LocationAlhambra , CA
Alhambra voters overwhelmingly supported a ballot measure on Tuesday that will bring fundamental election reform so that members of the City Council will be elected by residents of the districts they represent and impose strict limits on campaign contributions.
Voters also elected three “change” candidates, all veteran educators, to replace incumbents on the five-member Alhambra school board, and they chose a young community organizer, Sasha Renée Pérez, to replace David Mejia, the city’s current mayor, on the City Council.
Taken together, Tuesday’s election results constituted a major upheaval in Alhambra’s politics, which have increasingly become focused on affordable housing, property development, quality of education and transparency in government.
According to preliminary results from the Los Angeles Registrar-Recorder and County Clerk, nearly 77 percent of voters supported the election reform, long-sought by community activists, that will end the citywide, at-large elections to the City Council and bring Alhambra into line with California civil rights law. The change takes effect with the 2022 council election.
The ballot measure also sharply limits campaign contributions to $250 a year per person and prohibits them entirely from property developers, contractors and political action committees. Community activists had argued the lack of limits suggested the city had a pay-to-play culture. The measure had the support of all members of the City Council as well as community groups.
The vote was 15,363 in favor of the ballot measure; 4,719 were opposed. The vote totals will likely change as additional mail ballots are received.
A second ballot measure removing the Alhambra Unified School District from Alhambra’s city charter as a step toward allowing it to operate under state laws in the future was also approved by 69 percent of city voters.
The new school board members all had strong support from the Alhambra Teachers Association, whose political action committee gave each $10,000 in campaign contributions. They all ran active campaigns despite the coronavirus pandemic.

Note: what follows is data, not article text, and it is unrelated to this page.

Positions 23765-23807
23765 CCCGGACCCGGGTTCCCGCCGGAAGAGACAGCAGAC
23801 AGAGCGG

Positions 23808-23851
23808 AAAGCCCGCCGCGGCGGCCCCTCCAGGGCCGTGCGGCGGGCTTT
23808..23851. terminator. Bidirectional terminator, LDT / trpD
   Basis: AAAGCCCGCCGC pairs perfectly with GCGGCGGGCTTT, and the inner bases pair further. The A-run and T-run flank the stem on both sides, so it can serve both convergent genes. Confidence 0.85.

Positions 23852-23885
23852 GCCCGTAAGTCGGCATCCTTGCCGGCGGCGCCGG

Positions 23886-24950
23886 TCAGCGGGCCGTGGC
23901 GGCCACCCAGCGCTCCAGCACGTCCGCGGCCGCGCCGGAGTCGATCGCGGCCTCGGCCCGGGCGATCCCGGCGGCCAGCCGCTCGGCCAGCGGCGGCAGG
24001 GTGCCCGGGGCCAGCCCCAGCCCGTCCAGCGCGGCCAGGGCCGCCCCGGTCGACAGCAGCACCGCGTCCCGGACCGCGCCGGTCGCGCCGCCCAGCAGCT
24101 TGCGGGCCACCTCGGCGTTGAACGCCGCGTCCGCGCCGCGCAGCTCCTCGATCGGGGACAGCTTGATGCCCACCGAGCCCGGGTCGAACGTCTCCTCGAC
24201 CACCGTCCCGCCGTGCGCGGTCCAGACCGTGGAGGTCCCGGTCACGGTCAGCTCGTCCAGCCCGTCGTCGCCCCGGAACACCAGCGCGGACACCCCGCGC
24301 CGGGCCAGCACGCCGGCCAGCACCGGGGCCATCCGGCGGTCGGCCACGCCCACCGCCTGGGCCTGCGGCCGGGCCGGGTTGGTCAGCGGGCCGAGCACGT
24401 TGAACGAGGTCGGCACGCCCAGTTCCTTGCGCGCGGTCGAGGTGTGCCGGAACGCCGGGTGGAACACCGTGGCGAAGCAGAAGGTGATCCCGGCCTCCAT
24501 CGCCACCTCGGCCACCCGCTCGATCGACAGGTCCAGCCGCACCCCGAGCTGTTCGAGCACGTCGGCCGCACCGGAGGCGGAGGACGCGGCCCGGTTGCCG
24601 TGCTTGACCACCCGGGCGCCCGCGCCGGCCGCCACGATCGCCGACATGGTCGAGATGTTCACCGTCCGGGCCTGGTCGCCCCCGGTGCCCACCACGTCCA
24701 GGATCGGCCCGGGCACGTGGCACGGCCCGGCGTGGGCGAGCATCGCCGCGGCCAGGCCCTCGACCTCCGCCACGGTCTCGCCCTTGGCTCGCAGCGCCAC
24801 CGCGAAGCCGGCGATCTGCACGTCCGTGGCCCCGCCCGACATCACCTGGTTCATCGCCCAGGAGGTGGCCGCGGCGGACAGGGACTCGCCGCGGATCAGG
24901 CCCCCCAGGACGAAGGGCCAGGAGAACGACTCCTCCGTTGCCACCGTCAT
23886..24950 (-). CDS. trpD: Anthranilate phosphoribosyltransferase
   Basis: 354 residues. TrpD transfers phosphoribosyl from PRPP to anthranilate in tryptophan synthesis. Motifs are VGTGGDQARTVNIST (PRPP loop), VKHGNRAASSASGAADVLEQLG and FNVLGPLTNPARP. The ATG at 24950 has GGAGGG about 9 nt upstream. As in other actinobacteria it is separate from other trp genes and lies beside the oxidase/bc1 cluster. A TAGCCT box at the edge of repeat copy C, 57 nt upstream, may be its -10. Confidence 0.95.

Marcia Wilson, a dean at Los Angeles Trade Technical College, defeated Wing Kim Ho, a relatively new member of the board, in the first district, 18,501 votes to 18,114, a small margin of 1 percent that could change with mailed ballots not yet counted.
Ken Tang, an elementary teacher in the nearby Garvey School District, won 59 percent of the vote in the second district to defeat Jane C. Anderson, a veteran board member, 21,418 votes to 14,961.
And Kaysa Moreno, a community college mathematics teacher, defeated the current board president Patricia Rodriguez-Mackintosh, also involved in Alhambra schools for many years, 20,617 votes to 14,209 in the third district.
In the City Council election, Pérez had begun campaigning nearly a year ago, winning endorsements from the Alhambra Democratic Club, more than 20 labor unions, and Latino and Chinese community groups. Perez, a self-described community organizer for a decade, is a student engagement manager at the Campaign for College Opportunity.
She received 11,996 votes to the 6,990 for Mejia, a Los Angeles Police Department sergeant and a veteran of Alhambra politics. A third candidate, Karsen Luthi, a retired civil servant and business owner, received 1,839 votes.
In a second City Council race, incumbent Jeff Maloney, an environmental lawyer, easily defeated Chris Olson, a fundraising consultant, receiving 13,597 votes to 6,820.